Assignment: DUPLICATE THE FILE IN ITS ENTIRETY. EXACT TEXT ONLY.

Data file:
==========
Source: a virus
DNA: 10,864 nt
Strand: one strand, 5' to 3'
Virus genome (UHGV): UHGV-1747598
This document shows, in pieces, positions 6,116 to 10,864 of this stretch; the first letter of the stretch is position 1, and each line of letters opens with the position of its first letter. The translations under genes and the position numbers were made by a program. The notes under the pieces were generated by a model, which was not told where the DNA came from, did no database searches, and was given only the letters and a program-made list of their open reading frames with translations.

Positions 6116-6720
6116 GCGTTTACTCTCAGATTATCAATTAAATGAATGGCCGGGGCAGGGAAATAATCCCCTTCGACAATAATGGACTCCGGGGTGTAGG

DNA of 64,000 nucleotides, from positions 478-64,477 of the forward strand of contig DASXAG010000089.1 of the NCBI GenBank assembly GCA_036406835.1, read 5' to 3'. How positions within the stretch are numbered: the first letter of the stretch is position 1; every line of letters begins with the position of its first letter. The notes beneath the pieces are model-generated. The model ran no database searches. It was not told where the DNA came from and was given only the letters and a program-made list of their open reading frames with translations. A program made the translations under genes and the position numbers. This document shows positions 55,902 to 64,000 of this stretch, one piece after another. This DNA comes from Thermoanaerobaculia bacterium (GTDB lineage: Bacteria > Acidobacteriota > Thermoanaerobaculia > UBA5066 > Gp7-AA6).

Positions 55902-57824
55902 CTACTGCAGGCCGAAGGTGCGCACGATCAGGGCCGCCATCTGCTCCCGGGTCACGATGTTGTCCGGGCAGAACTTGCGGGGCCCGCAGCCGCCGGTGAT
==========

Source: a virus
DNA: 10,864 nt
Strand: one strand, 5' to 3'
Virus genome (UHGV): UHGV-1747598
This document shows, in pieces, positions 6,116 to 10,864 of this stretch; the first letter of the stretch is position 1, and each line of letters opens with the position of its first letter. The translations under genes and the position numbers were made by a program. The notes under the pieces were generated by a model, which was not told where the DNA came from, did no database searches, and was given only the letters and a program-made list of their open reading frames with translations.

Positions 6116-6720
6116 GCGTTTACTCTCAGATTATCAATTAAATGAATGGCCGGGGCAGGGAAATAATCCCCTTCGACAATAATGGACTCCGGGGTGTAGG

DNA of 64,000 nucleotides, from positions 478-64,477 of the forward strand of contig DASXAG010000089.1 of the NCBI GenBank assembly GCA_036406835.1, read 5' to 3'. How positions within the stretch are numbered: the first letter of the stretch is position 1; every line of letters begins with the position of its first letter. The notes beneath the pieces are model-generated. The model ran no database searches. It was not told where the DNA came from and was given only the letters and a program-made list of their open reading frames with translations. A program made the translations under genes and the position numbers. This document shows positions 55,902 to 64,000 of this stretch, one piece after another. This DNA comes from Thermoanaerobaculia bacterium (GTDB lineage: Bacteria > Acidobacteriota > Thermoanaerobaculia > UBA5066 > Gp7-AA6).

Positions 55902-57824
55902 CTACTGCAGGCCGAAGGTGCGCACGATCAGGGCCGCCATCTGCTCCCGGGTCACGATGTTGTCCGGGCAGAACTTGCGGGGCCCGCAGCCGCCGGTGAT